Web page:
- You should restrict contact with pets and other animals while you are sick with COVID-19, just like you would around other people. Although there have not been reports of pets or other animals becoming sick with COVID-19, avoid contact with your pet, including petting, snuggling, being licked, and sharing food. If you must care for your pet yourself, the CDC advises that you wash your hands before and after you interact with pets and wear a facemask. If you have additional concerns regarding your pet, please visit the CDC’s website regarding COVID-19 and animals.
As of now, the CDC recommends that travelers avoid nonessential travel to China, Iran, South Korea, and Italy due to widespread transmission of the coronavirus. In addition, the CDC advises that older adults or people suffering from chronic medical conditions postpone travel to Japan. For the most up to date information, please click on the link here.
I encourage you to regularly visit the following websites to stay informed with the latest information.
- The Virginia Department of Health provides updates on the virus’ spread in Virginia and additional guidance.
- The Centers for Disease Control and Prevention (CDC) website is a great resource that has updated information on coronavirus symptoms, treatments, and frequently asked questions.
- The State Department has valuable information for people traveling outside of the United States.
Guidance for Veterans
What should veterans do if they think they have COVID-19?
Before visiting local VA medical facilities, community providers, urgent care centers, or emergency departments in their communities, veterans experiencing COVID-19 symptoms—such as fever, cough, and shortness of breath—are encouraged to call their VA medical facility or call MyVA311 (844-698-2311, press #3 to be connected). Veterans can also send secure messages to their health care providers via MyhealtheVet, VA’s online patient portal. VA clinicians will evaluate veterans’ symptoms and direct them to the most appropriate providers for further evaluation and treatment. This may include referral to state or local health departments for COVID-19 testing.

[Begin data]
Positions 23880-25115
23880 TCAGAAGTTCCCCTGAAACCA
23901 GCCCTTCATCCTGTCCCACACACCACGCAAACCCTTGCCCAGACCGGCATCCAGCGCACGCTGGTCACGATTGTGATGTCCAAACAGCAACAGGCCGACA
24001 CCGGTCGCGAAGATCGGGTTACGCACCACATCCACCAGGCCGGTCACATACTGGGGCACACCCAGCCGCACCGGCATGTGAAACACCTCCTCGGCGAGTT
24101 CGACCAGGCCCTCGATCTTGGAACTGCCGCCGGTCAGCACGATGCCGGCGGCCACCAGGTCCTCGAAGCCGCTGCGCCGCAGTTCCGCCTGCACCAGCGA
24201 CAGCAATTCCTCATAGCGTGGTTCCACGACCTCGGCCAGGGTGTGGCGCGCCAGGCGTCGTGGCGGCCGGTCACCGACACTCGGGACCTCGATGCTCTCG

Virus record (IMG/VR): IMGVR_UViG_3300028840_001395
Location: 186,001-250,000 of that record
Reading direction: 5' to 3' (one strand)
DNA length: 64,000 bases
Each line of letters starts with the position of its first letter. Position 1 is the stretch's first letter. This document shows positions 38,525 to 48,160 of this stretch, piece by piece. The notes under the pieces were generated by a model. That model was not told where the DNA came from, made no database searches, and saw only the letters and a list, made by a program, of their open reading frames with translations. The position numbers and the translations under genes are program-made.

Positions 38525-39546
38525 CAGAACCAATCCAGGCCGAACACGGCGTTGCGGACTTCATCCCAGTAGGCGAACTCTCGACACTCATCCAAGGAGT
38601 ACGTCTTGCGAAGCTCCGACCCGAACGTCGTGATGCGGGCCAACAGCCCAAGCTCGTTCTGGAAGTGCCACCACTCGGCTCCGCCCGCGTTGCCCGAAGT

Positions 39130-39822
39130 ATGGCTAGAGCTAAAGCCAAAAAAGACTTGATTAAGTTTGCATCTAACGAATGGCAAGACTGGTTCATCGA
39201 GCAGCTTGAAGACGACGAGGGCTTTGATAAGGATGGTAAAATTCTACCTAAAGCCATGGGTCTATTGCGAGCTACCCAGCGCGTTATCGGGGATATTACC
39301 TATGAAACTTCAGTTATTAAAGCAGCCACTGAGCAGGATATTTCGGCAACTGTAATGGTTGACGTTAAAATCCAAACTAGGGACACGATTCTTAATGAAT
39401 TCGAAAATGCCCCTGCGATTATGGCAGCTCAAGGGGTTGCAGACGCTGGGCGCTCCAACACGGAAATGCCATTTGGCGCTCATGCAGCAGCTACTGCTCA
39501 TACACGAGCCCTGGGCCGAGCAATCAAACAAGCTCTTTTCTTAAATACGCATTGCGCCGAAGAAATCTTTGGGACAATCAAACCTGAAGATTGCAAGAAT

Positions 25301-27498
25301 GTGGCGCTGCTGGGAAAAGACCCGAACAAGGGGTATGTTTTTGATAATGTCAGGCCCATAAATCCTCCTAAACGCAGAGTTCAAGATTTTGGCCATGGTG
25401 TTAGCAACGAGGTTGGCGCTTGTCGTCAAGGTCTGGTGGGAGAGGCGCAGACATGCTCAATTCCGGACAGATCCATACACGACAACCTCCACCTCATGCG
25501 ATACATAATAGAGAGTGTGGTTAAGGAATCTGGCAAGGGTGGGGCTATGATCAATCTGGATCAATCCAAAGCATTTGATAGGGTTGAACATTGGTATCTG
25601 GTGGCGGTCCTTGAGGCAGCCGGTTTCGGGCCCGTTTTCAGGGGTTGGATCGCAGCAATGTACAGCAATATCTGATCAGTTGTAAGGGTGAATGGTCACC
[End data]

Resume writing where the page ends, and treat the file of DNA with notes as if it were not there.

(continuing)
What about routine appointments and previously scheduled procedures?
VA is encouraging all veterans to call their VA facility before seeking any care—even previously scheduled medical visits, mental health appointments, or surgical procedures. Veterans can also send secure messages to their health care providers via MyhealtheVet and find out whether they should still come in for their scheduled appointments. VA providers may arrange to convert appointments to video visits, where possible.
Can visitors still access VA medical facilities?
Many VA medical facilities have cancelled public events for the time being, and VA is urging all visitors who do not feel well to postpone their visits to local VA medical facilities. Facilities have also been directed to limit the number of entrances through which visitors can enter. Upon arrival, all patients, visitors, and employees will be screened for COVID-19 symptoms and possible exposure.
What about VA nursing homes and spinal cord injury units?
On March 10, 2020, VA announced that its 134 nursing homes (also called VA community living centers) and 24 spinal cord injury and disorder centers would be closed to all outside visitors. All clinical staff will be screened for COVID-19 daily before entering the nursing home or spinal cord injury units, and staff will work only within those units to limit possible transmission of the virus. Exceptions to the visitor policy will only be made for cases when veterans are in their last stages of life on hospice units or inpatient spinal cord injury units.
If you have any questions, please do not hesitate to contact my offices.